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Best Sliding Miter Saw For Homeowner Of 2022

Brandon Forder
  Oct 5, 2022 3:21 PM

The use of a precise cutting instrument is sometimes necessary when completing home improvement tasks. A miter saw is an excellent tool for this kind of work. Such saws are extremely adaptable because of their capability to make both crosscuts and miter cuts.

Still, you probably don't want to shell out a couple grand for a miter saw. Remember that you won't be using this instrument frequently. That being said, you likely want a saw that can cut wood without breaking the bank.

Which miter saw is best, then? In this essay, we will attempt to provide an answer to this question. We set out to find the best miter saw on the market for homes and feel confident in the recommendations we've made.

We evaluated and tested a wide variety of saws before settling on the top 5. The following are our impartial assessments on the aforementioned five. A buying guidance is offered as well.


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Last update on 2022-10-05 / Affiliate links / Images, Product Titles, and Product Highlights from Amazon Product Advertising API


Buying Guide

Types

Original Miler Saw

Using a three-sided box with angles ranging from 90 to 45, you can cut through a wide range of materials, including wood and plastic. The blade of the saw is attached to a swinging arm that can be swiveled from left to right. Crown molding, picture frames, door frames, and window casings are just some of the projects that benefit from angled cuts that may be made using these tools.

Power/Standard Miter

These powered saws are often constructed to make precise crosscuts at an assortment of angles. These are distinct from abrasive saws and similar tools. What kind of boards can only be cut at right angles? Frames at 45 degrees are a popular target for these electric saws.

Compound Miter Saw

The blade of these compound miters may be turned both left and right. Specifically, for cuts at an angle and cuts in the direction of a signal. Therefore, this blade can be made at a variety of angles, allowing cuts at angles other than 90 degrees.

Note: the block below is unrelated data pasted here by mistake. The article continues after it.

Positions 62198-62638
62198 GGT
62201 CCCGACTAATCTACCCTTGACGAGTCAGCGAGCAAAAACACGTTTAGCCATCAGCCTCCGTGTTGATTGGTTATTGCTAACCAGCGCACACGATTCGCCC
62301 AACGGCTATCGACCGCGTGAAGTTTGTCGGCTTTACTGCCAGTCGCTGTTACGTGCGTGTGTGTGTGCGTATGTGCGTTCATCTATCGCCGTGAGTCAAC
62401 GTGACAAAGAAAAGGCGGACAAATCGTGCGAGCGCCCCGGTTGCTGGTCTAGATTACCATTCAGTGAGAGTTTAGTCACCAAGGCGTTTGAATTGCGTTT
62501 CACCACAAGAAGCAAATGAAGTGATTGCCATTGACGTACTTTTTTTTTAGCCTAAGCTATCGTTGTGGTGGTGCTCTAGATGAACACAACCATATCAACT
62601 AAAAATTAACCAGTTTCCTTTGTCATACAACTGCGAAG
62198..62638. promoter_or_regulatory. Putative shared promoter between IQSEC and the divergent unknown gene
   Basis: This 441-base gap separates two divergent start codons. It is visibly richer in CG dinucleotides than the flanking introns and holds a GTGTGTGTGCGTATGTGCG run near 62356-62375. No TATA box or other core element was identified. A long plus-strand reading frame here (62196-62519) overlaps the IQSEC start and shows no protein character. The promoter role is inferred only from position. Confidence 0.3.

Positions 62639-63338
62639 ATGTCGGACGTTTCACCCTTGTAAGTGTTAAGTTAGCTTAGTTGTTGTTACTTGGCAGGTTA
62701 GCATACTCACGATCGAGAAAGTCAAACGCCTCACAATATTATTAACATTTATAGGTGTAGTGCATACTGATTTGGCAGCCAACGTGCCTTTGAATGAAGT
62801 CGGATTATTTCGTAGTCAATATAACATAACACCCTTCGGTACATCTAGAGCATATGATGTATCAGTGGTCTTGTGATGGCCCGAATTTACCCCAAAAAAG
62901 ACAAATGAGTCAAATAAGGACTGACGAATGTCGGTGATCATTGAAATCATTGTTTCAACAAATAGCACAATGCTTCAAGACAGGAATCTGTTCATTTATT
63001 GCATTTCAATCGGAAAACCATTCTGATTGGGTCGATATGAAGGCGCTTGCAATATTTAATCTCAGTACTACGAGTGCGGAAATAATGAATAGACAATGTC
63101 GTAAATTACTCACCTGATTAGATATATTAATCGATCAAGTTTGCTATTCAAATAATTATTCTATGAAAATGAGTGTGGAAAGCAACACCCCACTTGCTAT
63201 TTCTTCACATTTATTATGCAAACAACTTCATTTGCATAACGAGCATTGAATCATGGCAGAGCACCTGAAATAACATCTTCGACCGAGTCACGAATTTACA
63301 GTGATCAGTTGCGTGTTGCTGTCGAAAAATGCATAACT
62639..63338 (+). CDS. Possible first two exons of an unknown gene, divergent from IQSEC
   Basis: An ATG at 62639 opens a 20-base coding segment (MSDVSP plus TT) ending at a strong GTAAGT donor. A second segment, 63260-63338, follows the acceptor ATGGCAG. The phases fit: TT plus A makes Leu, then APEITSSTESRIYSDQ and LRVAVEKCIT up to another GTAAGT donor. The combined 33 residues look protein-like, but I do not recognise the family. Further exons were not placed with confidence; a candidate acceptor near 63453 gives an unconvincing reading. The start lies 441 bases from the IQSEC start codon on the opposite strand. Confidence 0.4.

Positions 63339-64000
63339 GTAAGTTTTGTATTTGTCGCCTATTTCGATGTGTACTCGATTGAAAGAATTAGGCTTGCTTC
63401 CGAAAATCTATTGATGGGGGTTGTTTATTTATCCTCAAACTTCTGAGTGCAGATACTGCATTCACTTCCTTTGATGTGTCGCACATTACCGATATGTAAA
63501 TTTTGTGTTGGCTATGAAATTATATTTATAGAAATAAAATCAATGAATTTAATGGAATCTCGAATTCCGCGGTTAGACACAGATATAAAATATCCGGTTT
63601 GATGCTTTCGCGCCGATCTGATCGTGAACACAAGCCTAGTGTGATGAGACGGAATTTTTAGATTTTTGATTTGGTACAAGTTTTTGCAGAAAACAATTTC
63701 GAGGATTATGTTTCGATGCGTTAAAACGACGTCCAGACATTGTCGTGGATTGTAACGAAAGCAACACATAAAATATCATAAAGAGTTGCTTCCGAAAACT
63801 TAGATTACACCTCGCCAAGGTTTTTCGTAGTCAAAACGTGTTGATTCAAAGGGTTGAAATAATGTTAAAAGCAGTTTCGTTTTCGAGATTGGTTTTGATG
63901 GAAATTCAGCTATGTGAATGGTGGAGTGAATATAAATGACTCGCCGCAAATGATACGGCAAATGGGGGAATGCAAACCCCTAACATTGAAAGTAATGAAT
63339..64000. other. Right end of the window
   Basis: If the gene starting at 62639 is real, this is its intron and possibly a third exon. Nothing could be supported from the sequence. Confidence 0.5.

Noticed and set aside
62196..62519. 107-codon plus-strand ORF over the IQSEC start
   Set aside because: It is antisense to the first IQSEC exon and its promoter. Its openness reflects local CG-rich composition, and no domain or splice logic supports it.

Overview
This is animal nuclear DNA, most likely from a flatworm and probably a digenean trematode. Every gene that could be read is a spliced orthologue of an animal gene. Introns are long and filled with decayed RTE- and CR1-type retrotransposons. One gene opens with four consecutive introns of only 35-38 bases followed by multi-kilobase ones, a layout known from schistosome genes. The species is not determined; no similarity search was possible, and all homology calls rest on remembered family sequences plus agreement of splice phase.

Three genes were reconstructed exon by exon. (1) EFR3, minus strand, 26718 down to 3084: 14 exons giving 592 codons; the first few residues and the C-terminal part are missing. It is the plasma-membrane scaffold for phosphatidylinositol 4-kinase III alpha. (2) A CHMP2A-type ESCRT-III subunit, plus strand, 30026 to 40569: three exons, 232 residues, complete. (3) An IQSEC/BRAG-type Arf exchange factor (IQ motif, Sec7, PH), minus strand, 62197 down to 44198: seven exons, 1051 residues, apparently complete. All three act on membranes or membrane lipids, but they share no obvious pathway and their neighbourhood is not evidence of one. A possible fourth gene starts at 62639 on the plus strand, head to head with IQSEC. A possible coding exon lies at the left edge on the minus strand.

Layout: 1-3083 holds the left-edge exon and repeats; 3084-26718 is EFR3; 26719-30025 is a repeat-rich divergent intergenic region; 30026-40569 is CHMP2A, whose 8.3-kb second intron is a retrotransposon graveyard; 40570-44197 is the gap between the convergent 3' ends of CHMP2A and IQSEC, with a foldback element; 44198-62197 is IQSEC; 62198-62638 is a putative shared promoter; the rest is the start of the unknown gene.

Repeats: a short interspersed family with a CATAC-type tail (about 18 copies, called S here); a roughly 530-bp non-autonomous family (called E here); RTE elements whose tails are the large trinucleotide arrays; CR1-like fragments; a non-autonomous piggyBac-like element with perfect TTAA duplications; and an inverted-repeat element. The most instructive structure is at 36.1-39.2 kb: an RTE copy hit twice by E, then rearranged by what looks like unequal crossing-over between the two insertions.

In particular, it excels in constructing ramps at an incline, which can be attached to the edge of a board. The most prevalent application of this technology is in the installation of interior trim.

Dual Compound Miter Saw

These are two-in-one or double-compacts. Circular saws have a movable head that can be held at either a left or right angle by the user. It's being put to use for instantaneous beveling at any angle.

Blade Size

Blade sizes for miter saws vary. The smallest blades measure in at 6.5 inches, with the most common ranging from 71/4 to 12 inches. Each model we've chosen has a 10" or 12" blade.

Thicker materials can be sliced using larger blades. To cut through a 28 with a 12 inch blade is usually not too difficult. However, a 10-inch blade is adequate for cutting through 26. Therefore, the size of the materials you plan to cut will determine the size of the blade you choose.

Size and weight

Something that may be used around the house and yard is a must-have for any homeowner. Therefore, a large model that must be bolted onto a desk is probably not appealing to you. Furthermore, size and weight are critical considerations.

While some miter saws are as little as 24 pounds, others can weigh up to 65 pounds. You may find that a lighter saw better suits your needs in the long run. Furthermore, overall size is significant, especially when working with restricted quarters.

Positive Stops

Positive Stops are factory-set points that enable quick, accurate cuts at a specified angle. Less time is required to set up cuts when more affirmative stops are used. Some saws allow you to make rapid adjustments with the flick of your thumb.